First the premier advocated to the federal government to make pro hockey players “essential workers,” and on Monday he released a promotional video highlighting everything Edmonton has to offer as a possible NHL hub.
The city is known for its stunning glaciers, panoramic mountain views, chilly snow-covered chalets and — oh, wait, that’s not actually Edmonton?
The video actually has nothing to do with Edmonton at all. Or hockey, for that matter. It’s a video promoting the Rocky Mountains — a multi-hour drive west of the city.
The video opens with a two-second clip of Edmonton’s skyline at night, notably filmed before the current arena that ice district NHL players would live and play in was even built. That’s followed by a full minute of tourism advertising for Banff, Jasper and Lake Louise, popular tourist destinations nowhere near Edmonton.
“Play in the Rockies,” the video encourages, over dramatic drone footage of glaciers, chalet wine-drinking and waterfalls — all things definitely not in Edmonton. At one point, a drone zooms dramatically over Chateau Lake Louise, which is a solid five-hour drive from the city limits of the place otherwise known as “Deadmonton.”
That’s like showing a video of Algonquin Park to promote Toronto. Or Montreal’s old city to promote Ottawa tourism. Seattle’s Pike Place Market as incentive to visit Vancouver. In fact, Banff is over 400 km from Edmonton — roughly the same distance as the International Space Station when directly overhead.
Simply put, they are definitely not the same thing.
Don’t get me wrong, Edmonton has its sights. When I was kid growing up in Red Deer, my family would journey to West Edmonton Mall a few times a year to go to the waterpark and finish with a luxurious dinner at the Southgate Red Lobster. And as an adult, I’ve spent many a prairie sunset walking the river valley listening to the Dixie Chicks. Whyte Avenue has plenty of good restaurants and of course Edmonton’s going to be the first place in Canada to get the infamous Popeye’s chicken sandwich.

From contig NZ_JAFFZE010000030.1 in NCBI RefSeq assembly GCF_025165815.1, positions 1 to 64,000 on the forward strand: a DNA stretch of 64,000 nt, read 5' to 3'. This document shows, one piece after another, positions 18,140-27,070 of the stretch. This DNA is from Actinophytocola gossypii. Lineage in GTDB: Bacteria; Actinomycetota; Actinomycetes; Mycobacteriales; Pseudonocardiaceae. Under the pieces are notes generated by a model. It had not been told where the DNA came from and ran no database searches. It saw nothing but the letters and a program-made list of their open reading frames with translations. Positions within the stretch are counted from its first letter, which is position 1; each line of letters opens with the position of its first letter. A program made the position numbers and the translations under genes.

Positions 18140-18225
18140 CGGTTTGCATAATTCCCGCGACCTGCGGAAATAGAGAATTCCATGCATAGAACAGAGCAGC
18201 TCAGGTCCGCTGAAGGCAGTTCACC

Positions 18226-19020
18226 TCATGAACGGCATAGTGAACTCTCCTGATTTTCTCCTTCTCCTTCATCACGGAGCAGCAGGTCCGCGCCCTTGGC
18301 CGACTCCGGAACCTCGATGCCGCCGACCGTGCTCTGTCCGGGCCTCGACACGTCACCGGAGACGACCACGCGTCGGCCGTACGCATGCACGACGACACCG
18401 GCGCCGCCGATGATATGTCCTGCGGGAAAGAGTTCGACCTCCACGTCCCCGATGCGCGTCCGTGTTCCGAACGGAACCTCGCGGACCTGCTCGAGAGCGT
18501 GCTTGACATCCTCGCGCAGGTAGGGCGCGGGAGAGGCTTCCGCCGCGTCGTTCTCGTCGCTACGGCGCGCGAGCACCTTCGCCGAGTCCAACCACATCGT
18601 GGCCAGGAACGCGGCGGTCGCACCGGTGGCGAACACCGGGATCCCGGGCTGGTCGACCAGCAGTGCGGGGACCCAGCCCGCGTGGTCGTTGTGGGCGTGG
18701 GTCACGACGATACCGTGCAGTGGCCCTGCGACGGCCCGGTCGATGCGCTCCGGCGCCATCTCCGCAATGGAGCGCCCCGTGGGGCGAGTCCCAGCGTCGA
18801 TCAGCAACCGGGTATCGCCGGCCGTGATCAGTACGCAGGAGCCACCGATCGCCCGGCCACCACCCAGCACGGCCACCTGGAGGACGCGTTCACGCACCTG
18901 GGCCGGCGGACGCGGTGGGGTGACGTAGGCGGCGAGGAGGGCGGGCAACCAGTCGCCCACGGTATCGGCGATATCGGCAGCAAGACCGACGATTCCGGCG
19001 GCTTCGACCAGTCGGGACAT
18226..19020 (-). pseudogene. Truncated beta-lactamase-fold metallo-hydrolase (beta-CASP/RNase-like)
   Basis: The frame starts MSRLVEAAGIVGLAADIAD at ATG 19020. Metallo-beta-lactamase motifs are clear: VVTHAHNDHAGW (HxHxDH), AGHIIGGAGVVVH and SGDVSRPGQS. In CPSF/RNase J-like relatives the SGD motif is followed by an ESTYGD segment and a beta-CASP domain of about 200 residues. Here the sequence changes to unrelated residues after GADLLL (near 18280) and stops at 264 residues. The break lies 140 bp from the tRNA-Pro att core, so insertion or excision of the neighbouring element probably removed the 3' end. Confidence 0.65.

The city grows on you. But it is very much not the mountains, as Kenney’s video suggests.
Twitter users were quick to point out the discrepancy, wondering why Alberta’s capital city wasn’t good enough for the promo video. Many shared their favourite images of Edmonton that are definitely, for sure, 100 per cent Edmonton and definitely not different places altogether.
While others shared actual images of Edmonton to highlight that things may not be as advertised.
Kenney’s issues management manager Matt Wolf defended the video on Twitter, arguing that it was targeted at the families of NHL staff and players. Wolf suggested that families would want to see the sights of the province while the abridged season took place.
However, it’s unclear how that will fit in with social distancing and quarantine measures. Wolf suggested that after undergoing the mandatory 14-day quarantine, players’ families would be free to explore the province.
Smaller mountain communities like Banff and Lake Louise have discouraged outside visitors — especially international visitors — to prevent the spread of the disease. Several American tourists have actually been fined in recent weeks for sneaking into the area to go hiking.
Edmonton Oilers vice-president of communications Tim Shipton said the organization would work with the NHL to create safe opportunities for families to visit other parts of Alberta while players are playing hockey.
“We’ll be working with Travel Alberta and tour operators in Jasper and Banff if the families might want to spend some time at a place like the Jasper Park Lodge or the Banff Springs,” Shipton told TSN.
Edmonton’s local tourism department came back with a bit of shade Tuesday in their own promotional video on Twitter.
The video’s targeted at local residents looking to get out and explore this summer and highlights many of the city’s best spots from the river valley to local bars: Actual good things the city has to offer that don’t require a five-hour drive to the mountains!
It may have just been coincidental timing, but many folks were here for the subtle clapback.
On Tuesday, Edmonton was announced as one of six possible host cities, along with Toronto, Vancouver, Los Angeles, Chicago and Las Vegas.
So the dream of seeing the rocky mountains — sorry, the mountain of silver balls on the side of a highway — is still very much alive.
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